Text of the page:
9. Brilliant blog post again – I love the way you observe our crazy culture! You probably need to head a bit further north in England to hear ‘ta’, but I can confirm it’s a real English ‘thank you’ in places. I’m still mystified about what actually happened to you. As another Brit has already commented, I assume it’s because saying thank you for everything at every stage is the cultural norm. But that’s no reason to speak as rudely as they did. We do it, bit I don’t think we notice its absence and especially not with an obvious overseas accent involved. Anyway, they should have been saying ‘sorry’ several times for squeezing past you. We must surely be the only nation to say ‘sorry’ when someone else bumps into us, knocks us over, or stands on our foot! I have to bite my lip not to say it in other countries when a local has nearly knocked me over and hurt me in the process!


  10. Someone else mentioned that horrible American habit of saying “Uh-huh” when you thank them for a service rendered. RUDE!

    And “Here’s how!” is what you say as you clink your glass just prior to upending it and sending the contents gulletwards. It’s equivalent to “Here’s looking at you”. which I think is American – both rather old-fashioned.


  11. We do have manners but the guy you encountered got out of bed on the wrong side.

    There are manners elsewhere too – in Germany, I could never get used to saying “good morning/ good afternoon” and “goodbye” in a bright and cheery manner when entering doctors’ waiting rooms – after that you could hear a pin drop. However, I was always the first to comment when people tried to push into queues. The unfairness of it annoyed me insanely and to be honest, I sometimes thought the foreign accent was actually helpful – it shamed the ‘locals’ into behaving!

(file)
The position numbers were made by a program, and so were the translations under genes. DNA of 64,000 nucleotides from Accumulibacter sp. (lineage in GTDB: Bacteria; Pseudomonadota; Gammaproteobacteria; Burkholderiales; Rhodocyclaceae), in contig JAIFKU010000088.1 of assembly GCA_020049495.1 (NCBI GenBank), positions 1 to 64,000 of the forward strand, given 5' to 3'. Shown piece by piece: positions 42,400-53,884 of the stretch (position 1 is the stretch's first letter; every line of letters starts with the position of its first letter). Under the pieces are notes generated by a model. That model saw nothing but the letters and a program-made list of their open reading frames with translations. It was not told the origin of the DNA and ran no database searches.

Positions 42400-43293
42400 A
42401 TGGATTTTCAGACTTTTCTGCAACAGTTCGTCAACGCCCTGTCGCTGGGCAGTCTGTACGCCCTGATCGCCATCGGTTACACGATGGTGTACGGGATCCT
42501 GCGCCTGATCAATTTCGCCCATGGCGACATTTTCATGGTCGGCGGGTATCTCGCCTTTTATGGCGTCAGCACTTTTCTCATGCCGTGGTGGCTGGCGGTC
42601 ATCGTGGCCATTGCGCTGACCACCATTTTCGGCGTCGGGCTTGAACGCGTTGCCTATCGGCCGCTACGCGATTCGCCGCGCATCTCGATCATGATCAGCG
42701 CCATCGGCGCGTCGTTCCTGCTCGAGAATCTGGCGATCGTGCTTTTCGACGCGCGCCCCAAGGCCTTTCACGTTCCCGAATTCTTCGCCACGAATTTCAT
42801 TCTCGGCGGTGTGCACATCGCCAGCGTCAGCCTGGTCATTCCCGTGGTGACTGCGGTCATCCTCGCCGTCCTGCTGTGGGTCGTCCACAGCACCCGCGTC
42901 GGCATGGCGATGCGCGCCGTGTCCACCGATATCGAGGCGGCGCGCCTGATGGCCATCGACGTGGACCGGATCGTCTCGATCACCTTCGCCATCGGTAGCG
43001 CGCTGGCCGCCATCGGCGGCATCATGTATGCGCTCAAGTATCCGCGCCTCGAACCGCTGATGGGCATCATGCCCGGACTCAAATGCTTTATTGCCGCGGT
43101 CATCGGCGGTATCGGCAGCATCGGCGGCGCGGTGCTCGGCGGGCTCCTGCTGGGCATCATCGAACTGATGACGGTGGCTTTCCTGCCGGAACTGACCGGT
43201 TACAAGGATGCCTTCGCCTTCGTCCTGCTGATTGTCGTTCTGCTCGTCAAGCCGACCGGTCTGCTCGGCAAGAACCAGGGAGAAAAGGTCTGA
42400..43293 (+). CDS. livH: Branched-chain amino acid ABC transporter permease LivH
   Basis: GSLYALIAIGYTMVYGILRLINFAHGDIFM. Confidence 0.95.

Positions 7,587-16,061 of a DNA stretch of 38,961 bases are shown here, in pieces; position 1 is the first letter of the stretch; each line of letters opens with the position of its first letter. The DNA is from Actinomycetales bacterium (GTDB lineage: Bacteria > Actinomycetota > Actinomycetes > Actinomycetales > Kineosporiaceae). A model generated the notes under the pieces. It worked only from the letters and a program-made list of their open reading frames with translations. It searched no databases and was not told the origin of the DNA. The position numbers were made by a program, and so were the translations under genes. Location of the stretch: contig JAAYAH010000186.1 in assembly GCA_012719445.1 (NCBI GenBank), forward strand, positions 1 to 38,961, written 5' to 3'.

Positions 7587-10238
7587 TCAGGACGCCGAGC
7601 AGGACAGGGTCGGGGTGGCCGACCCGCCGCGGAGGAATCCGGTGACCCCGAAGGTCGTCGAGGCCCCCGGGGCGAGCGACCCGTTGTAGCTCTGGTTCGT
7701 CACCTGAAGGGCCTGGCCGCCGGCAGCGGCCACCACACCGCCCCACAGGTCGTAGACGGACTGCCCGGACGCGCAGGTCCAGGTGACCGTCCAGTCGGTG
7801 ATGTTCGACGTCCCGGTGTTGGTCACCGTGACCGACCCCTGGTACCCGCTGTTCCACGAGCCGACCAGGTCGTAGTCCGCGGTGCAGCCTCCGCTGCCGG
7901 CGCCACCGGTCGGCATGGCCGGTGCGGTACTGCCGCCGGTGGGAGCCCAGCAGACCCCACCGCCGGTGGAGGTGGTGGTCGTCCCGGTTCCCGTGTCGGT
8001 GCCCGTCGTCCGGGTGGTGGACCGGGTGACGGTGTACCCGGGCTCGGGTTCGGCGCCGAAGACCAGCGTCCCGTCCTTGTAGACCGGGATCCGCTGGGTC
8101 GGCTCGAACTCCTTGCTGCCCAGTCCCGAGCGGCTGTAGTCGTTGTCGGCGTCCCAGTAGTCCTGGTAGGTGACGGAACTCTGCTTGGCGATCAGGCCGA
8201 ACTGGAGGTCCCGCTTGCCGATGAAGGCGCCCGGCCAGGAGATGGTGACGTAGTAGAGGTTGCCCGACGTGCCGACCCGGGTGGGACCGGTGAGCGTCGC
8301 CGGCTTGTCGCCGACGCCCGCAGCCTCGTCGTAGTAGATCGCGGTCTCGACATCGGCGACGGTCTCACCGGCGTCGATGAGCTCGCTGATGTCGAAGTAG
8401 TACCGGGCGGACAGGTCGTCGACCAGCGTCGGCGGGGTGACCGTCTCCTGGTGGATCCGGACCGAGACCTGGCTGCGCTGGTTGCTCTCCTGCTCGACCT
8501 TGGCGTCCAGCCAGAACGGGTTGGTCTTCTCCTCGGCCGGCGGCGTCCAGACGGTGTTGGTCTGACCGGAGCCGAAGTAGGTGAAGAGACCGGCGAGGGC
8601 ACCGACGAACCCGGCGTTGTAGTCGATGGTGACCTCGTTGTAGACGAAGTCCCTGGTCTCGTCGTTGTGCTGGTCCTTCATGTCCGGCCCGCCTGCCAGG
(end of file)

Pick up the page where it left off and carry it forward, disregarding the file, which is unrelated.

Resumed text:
I also spent a lot of time explaining to German educators that the prevalence of ‘would you be so kind’ etc in English actually meant that when they directly translated their German into English, parents were going to get awfully upset…


    • That reminds me of the times a doctor has asked “how are you?” and, mistaking it for conversational time-filler, I’ve answered, “fine.” To which they were polite enough not to say, “So what are you doing in my office?”

      Liked by 1 person

  12. I am American, but I thank everybody, way too much, even at inappropriate times.
    Cop pulls me over? Thank you. Thank you very much. Someone shoulders into me in a crowd? Thanks. Shell out my taxes at city hall? Thank you. Boss keeps me three hours over at work? Thanks. Thank you. Someone cuts in front of me in the supermarket? Thank you.
    I don’t know where I learned it. But thanks.


  13. Thank you Ellen, oh no it just flew off my tongue (off my keyboard to be precise, lol). It comes out of me all the time (far too much), comes out of the younger generation far too little – is there a happy medium some where?


  14. Ha, this made me laugh! I never realised how much I said ‘please’ and ‘thank you’ until I moved to Latvia where NOBODY says anything! You’re lucky if they grunt at you or make eye contact ;) When I went to work in the UK for the summer after living there for a while, I almost wrapped myself around the legs of the woman at Luton Airport, I was so pathetically grateful that she was nice to me! Linda.


  15. I’m shocked you were allowed to become a Brit citizen when you are so clearly lacking in the class and courtesy aspects of dining in public what with improperly turned forks and ill-timed cheers and ta’s. How about “Too right, Mate” as your reply to all those thank you’s. Let ’em think you’re a Sheilagh from Down Under 😊